The mood at the office of Mansa Foundation Welfare Society in Ludhiana, working for rights of LGBTQI community in Punjab, was upbeat as the Supreme Court struck down section 377 of IPC, decriminalising same-sex relations between consenting adults. Some couples also exchanged varmaala (garlands), symbolising freedom to love that they got on Thursday.
Ajay Kumar (30) hugged his partner Mohinder Mintoo alias Tanya (32) as tears flowed freely. The two have been living together for 18 years now.
Tanya, as Mohinder prefers to be addressed now, dresses like a woman – bright salwaar kameez, a big round bindi on her forehead and lipstick completing her look.
“Jab miyaan biwi raazi to kya karega qaazi,” quips Ajay as he holds Tanya’s hand and both pose for a photograph.
Ajay’s family, however, is yet to accept Tanya and the couple doubts if the Supreme Court verdict is going to make any difference there.
“My family has accepted Ajay but his family hasn’t accepted me till now. We doubt if the Supreme Court verdict today is going to make any difference to that because mindsets are not that easy to change,” says Tanya.
Tanya (Mohinder) was even forcibly married off to a woman but the marriage ended for obvious reasons. “It was a forced marriage because my family failed to understand my love for Ajay. I cannot live without Ajay for even a minute. I ended my marriage which was done forcibly. I have two daughters. I keep meeting them but I cannot leave Ajay who is [the] love of my life. Those two months were the toughest part of my life when Ajay’s family had him away forcibly to separate us,” says Tanya alias Mohinder.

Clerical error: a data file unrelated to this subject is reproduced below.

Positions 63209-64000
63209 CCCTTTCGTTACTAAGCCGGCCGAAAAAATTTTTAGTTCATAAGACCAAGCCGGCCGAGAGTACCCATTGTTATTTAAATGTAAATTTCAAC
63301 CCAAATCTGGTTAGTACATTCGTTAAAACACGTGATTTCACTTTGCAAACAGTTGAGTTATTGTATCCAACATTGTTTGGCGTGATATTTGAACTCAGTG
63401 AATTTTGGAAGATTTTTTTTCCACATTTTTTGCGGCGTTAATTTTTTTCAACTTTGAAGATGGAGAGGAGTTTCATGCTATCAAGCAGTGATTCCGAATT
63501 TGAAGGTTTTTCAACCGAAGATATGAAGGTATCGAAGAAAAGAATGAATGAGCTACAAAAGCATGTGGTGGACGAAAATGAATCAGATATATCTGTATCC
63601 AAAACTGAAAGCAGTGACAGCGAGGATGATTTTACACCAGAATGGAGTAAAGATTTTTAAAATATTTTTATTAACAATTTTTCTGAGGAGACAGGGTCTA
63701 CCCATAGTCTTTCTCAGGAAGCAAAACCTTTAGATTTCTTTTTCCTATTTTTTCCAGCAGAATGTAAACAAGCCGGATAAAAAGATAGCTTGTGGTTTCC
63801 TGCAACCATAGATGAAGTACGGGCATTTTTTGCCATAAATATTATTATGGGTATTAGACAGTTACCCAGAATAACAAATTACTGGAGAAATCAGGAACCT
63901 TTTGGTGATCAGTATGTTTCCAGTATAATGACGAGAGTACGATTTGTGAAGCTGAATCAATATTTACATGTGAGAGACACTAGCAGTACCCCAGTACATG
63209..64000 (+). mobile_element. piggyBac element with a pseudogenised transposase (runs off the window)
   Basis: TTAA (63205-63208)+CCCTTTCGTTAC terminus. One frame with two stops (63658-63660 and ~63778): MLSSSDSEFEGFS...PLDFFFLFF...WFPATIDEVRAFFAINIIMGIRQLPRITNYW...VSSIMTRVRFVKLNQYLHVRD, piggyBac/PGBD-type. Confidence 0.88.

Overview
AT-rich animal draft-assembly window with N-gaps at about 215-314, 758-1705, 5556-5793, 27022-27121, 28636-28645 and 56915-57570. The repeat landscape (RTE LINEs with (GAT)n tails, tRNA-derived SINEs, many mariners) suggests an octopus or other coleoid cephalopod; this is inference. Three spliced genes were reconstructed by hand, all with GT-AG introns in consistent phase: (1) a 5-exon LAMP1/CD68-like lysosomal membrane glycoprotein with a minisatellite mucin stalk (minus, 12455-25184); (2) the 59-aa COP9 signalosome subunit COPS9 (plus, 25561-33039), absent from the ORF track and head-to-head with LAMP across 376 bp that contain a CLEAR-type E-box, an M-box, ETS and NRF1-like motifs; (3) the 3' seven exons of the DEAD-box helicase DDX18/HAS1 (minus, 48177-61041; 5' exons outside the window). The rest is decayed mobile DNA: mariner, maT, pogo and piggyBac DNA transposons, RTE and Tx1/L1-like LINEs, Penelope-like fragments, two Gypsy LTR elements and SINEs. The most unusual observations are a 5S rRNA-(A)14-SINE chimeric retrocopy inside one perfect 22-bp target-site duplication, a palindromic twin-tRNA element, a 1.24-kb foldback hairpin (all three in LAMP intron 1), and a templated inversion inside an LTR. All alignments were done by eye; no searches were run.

Ajay says that even as the apex court has legalised their relationship on paper, it is still a long road ahead to see a change in society. “Even earlier, I never hesitated in holding Tanya’s hand in public. Our love never needed any permissions but the feeling after today’s verdict is unmatched. It cannot be explained in words. Earlier there used to be a little fear in our hearts and a question that what is criminal if we love each other but now it is gone. I wish [the] court’s verdict can also change my family’s feelings for Tanya. They do not even like to see her (his) face. It will take time before a real change is visible in society to accept as a normal couple,” he says.
“My family even used police force to separate me from Tanya but I would again return to her the next day. Finally, they gave up,” he adds.
The couple now runs their own ‘Ajay-Tanya Nakal & Qawwal Party’ which performs at marriages, religious gatherings and other events. “We do not beg, we do not steal, we do not do any crime. We both live happily together and earn to run our home. It feels very lighter to have criminal tag off her heads which was given to us without doing any crime,” says the couple.
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